Mike Diamond: It’s funny because I remember things evolved very quickly. We had this daily staff meeting where every decision was made with the head of AOL Sports, Neal Scarbrough, the former head of ESPN.com. We had a bunch of different designers, project managers. We did everything like strategic things, where are we at from a team coverage standpoint? What was the design going to look like? How would we advertise? How would it be commercialized? How would it interact with the rest of AOL Sports, in terms of driving traffic? In order to keep us on task, the goal was to launch for college football and the NFL. A September launch. I remember they brought in this professional project manager from another company, I think he came from NASCAR actually, and I remember it was the first time I was exposed to a project manager. I remember just making fun of this guy with Jamie every day.
Jamie Mottram: The site ended up launching around September 1st, 2006; the overall site was FanHouse.com. But it really only covered two sports: NFL and college football. And it was NFL FanHouse and College Football FanHouse.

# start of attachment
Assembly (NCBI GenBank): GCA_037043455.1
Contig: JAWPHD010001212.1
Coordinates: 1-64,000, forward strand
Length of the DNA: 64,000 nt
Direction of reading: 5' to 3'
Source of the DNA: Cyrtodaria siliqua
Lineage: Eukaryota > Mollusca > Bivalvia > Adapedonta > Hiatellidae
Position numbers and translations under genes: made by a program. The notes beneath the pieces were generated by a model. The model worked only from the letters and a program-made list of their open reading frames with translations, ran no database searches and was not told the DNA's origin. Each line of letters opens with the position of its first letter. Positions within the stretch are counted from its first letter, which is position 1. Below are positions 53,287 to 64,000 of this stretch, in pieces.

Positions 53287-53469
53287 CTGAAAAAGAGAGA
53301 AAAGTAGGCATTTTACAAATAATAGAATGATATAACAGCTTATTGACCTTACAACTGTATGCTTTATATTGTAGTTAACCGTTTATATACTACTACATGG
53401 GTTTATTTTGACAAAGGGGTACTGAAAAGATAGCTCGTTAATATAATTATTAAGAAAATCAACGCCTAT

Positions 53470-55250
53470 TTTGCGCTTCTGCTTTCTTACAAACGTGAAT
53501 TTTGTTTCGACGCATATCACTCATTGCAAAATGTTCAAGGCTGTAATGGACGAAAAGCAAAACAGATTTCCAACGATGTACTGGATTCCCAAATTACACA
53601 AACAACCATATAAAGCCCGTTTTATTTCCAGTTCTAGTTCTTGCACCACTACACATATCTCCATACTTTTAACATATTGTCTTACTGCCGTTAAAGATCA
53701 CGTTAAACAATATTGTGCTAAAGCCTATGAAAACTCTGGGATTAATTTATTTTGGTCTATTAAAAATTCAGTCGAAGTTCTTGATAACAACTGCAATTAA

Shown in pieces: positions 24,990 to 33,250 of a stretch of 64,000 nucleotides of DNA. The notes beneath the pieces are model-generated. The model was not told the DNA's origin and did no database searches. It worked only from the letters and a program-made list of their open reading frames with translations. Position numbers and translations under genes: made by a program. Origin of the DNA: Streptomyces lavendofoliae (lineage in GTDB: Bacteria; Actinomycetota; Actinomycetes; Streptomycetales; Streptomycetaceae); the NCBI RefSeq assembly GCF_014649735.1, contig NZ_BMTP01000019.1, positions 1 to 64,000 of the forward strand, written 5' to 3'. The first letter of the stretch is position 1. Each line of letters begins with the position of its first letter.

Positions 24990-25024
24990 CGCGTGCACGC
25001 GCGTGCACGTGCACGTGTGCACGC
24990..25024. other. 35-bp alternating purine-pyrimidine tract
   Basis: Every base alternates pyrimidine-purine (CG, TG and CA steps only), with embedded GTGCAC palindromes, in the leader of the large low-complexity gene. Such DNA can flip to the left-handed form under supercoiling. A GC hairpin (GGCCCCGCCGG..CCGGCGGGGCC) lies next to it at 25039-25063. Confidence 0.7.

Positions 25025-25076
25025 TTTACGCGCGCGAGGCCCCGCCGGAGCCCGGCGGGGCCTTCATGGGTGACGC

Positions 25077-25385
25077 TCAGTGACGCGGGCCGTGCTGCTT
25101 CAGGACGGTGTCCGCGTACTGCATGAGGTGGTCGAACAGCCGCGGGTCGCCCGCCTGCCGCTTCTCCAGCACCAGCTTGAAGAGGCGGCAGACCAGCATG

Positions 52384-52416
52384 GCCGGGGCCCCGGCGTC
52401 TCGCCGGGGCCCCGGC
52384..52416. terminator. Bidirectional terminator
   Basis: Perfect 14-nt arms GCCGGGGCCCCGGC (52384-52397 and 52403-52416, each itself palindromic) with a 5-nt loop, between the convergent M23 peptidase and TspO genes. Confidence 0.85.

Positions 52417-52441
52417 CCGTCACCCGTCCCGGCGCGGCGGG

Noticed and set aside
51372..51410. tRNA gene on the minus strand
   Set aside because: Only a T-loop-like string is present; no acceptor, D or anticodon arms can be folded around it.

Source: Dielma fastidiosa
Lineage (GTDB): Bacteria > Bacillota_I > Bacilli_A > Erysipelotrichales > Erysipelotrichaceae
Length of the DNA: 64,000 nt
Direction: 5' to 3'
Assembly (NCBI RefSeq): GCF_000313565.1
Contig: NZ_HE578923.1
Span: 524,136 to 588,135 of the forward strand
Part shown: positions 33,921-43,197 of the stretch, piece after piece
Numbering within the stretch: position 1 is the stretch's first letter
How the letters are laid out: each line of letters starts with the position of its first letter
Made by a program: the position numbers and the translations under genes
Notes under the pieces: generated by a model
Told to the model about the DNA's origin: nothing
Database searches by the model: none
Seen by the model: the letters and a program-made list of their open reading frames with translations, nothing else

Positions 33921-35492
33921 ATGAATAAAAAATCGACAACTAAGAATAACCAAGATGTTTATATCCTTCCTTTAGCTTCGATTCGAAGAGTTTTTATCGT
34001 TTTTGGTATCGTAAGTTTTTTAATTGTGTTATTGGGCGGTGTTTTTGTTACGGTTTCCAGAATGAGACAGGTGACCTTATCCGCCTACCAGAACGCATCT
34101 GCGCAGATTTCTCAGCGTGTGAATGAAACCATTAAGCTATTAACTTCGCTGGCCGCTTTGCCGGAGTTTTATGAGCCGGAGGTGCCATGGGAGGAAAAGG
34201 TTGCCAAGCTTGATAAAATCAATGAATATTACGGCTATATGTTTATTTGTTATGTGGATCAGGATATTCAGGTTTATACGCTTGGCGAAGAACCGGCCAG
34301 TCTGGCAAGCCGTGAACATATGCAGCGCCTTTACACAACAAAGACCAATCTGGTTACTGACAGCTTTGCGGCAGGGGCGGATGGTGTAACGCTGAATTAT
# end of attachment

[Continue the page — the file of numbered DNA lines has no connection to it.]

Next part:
Jim Bankoff: In the beginning, it was a great grassroots idea to bring in people who were passionate and authentic and knew how to work the internet. They were original blogger talent.
Neal Scarbrough: People that were there at the beginning remember that we had a little bit of corporate nervousness from above, and so we actually spelled out some very specific guidelines that we printed out for folks, and it was about journalism and libel and about more of the higher- rather than the lower-hanging fruit. How to credit photos, how to add a credit to other organizations if you are just picking up something and repeating it. And then we had a real helping hand from the folks at Getty who believed in FanHouse and actually let FanHouse bloggers use Getty art without actually charging us every time they used a photo. So we were able to have more than a guy sitting on a couch in his underwear saying “I’m writing about the Vikings right now.” Let’s give them photos, let’s set them up for success, let’s pay them for frequency and per post, so guys were motivated to do more posts and do more robust posts.